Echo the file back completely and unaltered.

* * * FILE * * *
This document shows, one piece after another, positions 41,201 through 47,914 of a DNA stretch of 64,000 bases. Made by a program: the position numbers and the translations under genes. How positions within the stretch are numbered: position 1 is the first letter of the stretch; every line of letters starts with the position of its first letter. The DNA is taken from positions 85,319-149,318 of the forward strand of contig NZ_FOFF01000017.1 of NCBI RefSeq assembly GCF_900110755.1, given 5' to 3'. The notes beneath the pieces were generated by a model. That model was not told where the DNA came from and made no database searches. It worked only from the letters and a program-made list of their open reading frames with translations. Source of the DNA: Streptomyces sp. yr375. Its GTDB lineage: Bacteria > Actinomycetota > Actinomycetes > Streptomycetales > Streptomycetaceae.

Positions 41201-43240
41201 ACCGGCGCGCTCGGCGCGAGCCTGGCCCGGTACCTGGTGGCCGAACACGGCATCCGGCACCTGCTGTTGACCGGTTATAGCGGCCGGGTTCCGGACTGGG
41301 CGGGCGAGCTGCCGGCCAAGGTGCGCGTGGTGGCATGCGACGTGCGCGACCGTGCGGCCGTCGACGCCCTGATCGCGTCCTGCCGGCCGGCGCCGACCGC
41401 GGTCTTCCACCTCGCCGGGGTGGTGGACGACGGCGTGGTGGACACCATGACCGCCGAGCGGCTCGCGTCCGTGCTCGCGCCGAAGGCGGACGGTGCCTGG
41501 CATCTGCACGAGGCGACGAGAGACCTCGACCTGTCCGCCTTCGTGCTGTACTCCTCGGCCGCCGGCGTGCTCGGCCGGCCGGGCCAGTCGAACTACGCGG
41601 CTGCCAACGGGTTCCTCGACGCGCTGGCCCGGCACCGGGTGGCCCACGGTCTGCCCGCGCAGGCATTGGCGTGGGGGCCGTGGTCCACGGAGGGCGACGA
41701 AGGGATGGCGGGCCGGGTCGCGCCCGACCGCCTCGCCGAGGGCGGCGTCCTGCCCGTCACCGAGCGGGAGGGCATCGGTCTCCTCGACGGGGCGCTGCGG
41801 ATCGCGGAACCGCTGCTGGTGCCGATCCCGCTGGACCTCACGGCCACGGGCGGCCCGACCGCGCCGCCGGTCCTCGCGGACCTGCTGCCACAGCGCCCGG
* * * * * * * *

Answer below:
This document shows, one piece after another, positions 41,201 through 47,914 of a DNA stretch of 64,000 bases. Made by a program: the position numbers and the translations under genes. How positions within the stretch are numbered: position 1 is the first letter of the stretch; every line of letters starts with the position of its first letter. The DNA is taken from positions 85,319-149,318 of the forward strand of contig NZ_FOFF01000017.1 of NCBI RefSeq assembly GCF_900110755.1, given 5' to 3'. The notes beneath the pieces were generated by a model. That model was not told where the DNA came from and made no database searches. It worked only from the letters and a program-made list of their open reading frames with translations. Source of the DNA: Streptomyces sp. yr375. Its GTDB lineage: Bacteria > Actinomycetota > Actinomycetes > Streptomycetales > Streptomycetaceae.

Positions 41201-43240
41201 ACCGGCGCGCTCGGCGCGAGCCTGGCCCGGTACCTGGTGGCCGAACACGGCATCCGGCACCTGCTGTTGACCGGTTATAGCGGCCGGGTTCCGGACTGGG
41301 CGGGCGAGCTGCCGGCCAAGGTGCGCGTGGTGGCATGCGACGTGCGCGACCGTGCGGCCGTCGACGCCCTGATCGCGTCCTGCCGGCCGGCGCCGACCGC
41401 GGTCTTCCACCTCGCCGGGGTGGTGGACGACGGCGTGGTGGACACCATGACCGCCGAGCGGCTCGCGTCCGTGCTCGCGCCGAAGGCGGACGGTGCCTGG
41501 CATCTGCACGAGGCGACGAGAGACCTCGACCTGTCCGCCTTCGTGCTGTACTCCTCGGCCGCCGGCGTGCTCGGCCGGCCGGGCCAGTCGAACTACGCGG
41601 CTGCCAACGGGTTCCTCGACGCGCTGGCCCGGCACCGGGTGGCCCACGGTCTGCCCGCGCAGGCATTGGCGTGGGGGCCGTGGTCCACGGAGGGCGACGA
41701 AGGGATGGCGGGCCGGGTCGCGCCCGACCGCCTCGCCGAGGGCGGCGTCCTGCCCGTCACCGAGCGGGAGGGCATCGGTCTCCTCGACGGGGCGCTGCGG
41801 ATCGCGGAACCGCTGCTGGTGCCGATCCCGCTGGACCTCACGGCCACGGGCGGCCCGACCGCGCCGCCGGTCCTCGCGGACCTGCTGCCACAGCGCCCGG